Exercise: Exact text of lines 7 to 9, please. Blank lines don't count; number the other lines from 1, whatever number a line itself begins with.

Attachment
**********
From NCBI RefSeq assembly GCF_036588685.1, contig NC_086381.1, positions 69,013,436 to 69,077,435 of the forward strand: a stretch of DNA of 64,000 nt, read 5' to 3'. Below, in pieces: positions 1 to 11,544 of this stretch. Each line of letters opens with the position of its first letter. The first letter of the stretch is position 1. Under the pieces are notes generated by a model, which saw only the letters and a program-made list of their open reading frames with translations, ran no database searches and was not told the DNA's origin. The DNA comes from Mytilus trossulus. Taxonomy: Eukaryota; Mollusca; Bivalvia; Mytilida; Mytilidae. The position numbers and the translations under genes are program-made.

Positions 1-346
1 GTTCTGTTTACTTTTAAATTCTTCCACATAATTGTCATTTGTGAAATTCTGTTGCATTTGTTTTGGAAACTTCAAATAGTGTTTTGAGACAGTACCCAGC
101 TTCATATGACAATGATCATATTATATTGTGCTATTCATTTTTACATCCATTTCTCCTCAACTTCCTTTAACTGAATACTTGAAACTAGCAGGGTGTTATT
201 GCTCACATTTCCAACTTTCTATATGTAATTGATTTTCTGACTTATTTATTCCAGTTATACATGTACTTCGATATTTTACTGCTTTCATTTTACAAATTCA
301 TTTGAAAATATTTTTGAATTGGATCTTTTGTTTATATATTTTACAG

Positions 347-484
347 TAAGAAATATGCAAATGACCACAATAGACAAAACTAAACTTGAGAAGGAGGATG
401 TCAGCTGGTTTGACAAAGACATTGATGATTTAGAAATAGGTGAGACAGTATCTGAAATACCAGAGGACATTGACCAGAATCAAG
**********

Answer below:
Positions 347-484
347 TAAGAAATATGCAAATGACCACAATAGACAAAACTAAACTTGAGAAGGAGGATG
401 TCAGCTGGTTTGACAAAGACATTGATGATTTAGAAATAGGTGAGACAGTATCTGAAATACCAGAGGACATTGACCAGAATCAAG